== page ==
I’m all for religious freedom except when someone’s safety is endangered — especially if it involves the safety of a child.
I was disturbed to read about the Oregon couple who did not seek professional medical attention for their 10-month-old baby because of their faith healing practice. Their baby is now facing blindness in one eye.
The Oregon Department of Human Services won custody yesterday of little Alayna Wayland. Her parents, Timothy and Rebecca Wyland, have been charged with first degree criminal mistreatment for failing to provide adequate care according to CBS News.
The state has had temporary custody of the baby since July. She was initially placed in foster care. But last month, under a court order, Alayna was returned to her parents under medical supervision.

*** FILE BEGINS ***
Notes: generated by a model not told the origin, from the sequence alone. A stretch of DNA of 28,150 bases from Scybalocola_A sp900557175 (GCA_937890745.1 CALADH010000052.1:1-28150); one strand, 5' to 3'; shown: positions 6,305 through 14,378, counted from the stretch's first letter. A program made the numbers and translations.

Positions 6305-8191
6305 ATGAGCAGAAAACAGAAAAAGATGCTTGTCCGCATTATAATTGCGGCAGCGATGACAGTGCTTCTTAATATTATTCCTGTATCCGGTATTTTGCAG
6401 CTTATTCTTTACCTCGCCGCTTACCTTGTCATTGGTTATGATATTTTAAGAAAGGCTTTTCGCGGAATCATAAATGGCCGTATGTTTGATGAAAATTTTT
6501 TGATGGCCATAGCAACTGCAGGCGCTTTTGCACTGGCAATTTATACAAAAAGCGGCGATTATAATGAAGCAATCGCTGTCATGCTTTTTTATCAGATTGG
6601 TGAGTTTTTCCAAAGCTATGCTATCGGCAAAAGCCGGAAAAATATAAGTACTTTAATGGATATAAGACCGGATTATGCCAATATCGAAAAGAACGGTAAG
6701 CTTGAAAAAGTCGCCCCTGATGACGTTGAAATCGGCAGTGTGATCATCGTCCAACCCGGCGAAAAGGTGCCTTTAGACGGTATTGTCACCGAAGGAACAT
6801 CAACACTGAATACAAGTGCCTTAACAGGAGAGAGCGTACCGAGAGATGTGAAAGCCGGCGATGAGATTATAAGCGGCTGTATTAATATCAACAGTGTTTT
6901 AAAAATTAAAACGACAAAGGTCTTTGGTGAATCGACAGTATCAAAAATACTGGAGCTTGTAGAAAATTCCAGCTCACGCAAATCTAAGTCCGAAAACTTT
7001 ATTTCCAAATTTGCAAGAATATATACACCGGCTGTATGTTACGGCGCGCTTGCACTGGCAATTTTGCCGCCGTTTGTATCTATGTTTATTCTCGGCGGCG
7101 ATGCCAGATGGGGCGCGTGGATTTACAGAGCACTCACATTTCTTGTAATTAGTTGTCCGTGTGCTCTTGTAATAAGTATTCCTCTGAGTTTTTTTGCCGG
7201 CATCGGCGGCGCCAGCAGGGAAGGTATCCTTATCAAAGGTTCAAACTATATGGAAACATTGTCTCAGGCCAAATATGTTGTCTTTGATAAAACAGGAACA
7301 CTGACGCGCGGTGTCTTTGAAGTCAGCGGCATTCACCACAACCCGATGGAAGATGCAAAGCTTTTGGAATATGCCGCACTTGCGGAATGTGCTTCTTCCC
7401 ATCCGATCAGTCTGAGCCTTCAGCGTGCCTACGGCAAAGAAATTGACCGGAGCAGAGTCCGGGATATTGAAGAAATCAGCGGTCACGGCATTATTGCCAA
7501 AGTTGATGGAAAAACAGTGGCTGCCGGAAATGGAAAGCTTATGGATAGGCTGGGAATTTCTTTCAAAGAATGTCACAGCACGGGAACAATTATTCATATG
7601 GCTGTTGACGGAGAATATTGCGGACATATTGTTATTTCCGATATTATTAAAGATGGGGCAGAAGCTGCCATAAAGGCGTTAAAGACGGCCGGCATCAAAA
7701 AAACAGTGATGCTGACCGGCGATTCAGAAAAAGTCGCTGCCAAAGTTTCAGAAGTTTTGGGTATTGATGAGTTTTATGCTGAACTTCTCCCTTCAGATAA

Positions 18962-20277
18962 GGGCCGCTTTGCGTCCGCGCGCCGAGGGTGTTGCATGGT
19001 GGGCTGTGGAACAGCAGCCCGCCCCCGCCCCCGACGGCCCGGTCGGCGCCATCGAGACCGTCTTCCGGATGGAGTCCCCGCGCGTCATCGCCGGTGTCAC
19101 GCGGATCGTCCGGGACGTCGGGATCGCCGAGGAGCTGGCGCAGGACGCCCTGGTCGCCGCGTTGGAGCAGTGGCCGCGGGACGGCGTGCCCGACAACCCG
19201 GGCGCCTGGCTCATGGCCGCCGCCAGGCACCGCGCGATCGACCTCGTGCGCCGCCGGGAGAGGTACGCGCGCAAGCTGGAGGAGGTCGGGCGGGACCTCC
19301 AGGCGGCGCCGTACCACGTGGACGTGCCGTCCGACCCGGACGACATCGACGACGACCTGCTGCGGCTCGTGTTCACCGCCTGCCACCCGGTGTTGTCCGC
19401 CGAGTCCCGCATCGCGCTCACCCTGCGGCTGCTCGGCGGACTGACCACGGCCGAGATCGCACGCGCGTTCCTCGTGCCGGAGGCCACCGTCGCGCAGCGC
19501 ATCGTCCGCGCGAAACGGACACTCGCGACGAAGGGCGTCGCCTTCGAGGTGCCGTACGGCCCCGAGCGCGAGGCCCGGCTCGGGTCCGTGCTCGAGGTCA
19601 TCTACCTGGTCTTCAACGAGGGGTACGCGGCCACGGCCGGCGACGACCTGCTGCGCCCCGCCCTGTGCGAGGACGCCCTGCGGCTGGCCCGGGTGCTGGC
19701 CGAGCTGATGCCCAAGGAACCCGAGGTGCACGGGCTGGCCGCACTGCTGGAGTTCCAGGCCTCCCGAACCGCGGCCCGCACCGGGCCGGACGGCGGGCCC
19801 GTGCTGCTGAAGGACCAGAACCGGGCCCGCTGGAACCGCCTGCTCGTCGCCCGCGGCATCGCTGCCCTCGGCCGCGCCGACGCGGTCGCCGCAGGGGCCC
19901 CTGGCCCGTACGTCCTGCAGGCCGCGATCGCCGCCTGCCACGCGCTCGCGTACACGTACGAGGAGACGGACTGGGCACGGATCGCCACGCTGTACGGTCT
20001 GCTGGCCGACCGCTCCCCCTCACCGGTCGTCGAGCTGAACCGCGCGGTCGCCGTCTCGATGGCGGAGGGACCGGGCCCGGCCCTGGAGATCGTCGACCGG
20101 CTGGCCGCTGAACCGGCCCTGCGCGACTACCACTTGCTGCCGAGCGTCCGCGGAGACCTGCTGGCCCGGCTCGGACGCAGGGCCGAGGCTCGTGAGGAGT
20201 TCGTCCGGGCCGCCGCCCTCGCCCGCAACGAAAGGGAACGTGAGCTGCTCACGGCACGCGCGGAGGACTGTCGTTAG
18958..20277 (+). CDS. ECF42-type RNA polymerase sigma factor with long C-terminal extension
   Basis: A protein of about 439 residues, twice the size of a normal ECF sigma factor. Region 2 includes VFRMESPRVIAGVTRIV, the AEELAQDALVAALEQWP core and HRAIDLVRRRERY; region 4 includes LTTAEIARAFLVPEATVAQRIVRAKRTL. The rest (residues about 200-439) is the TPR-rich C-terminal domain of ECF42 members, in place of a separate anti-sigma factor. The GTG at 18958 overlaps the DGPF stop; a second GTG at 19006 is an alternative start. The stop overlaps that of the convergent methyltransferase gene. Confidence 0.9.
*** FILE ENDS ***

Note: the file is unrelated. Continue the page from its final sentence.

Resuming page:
Yesterday’s ruling gives the state the right to act on the girl’s behalf and make sure she gets the treatment she needs.
Most states have exceptions in their child neglect and abuse statutes for parents who practice faith healing a belief that religious faith can heal. Oregon is one of the only states to restrict that exemption.
Still, for some, this case is an issue of religious freedom. Rebecca Wyland’s attorney has accused the Oregon Department of Human Services of persecuting the Wylands.
What do you think? Do parents have the right to refuse medical treatment for their child if it is against their religious beliefs? It’s a controversial question that is sure to receive national attention in the months leading up to the Wyland’s trial in January.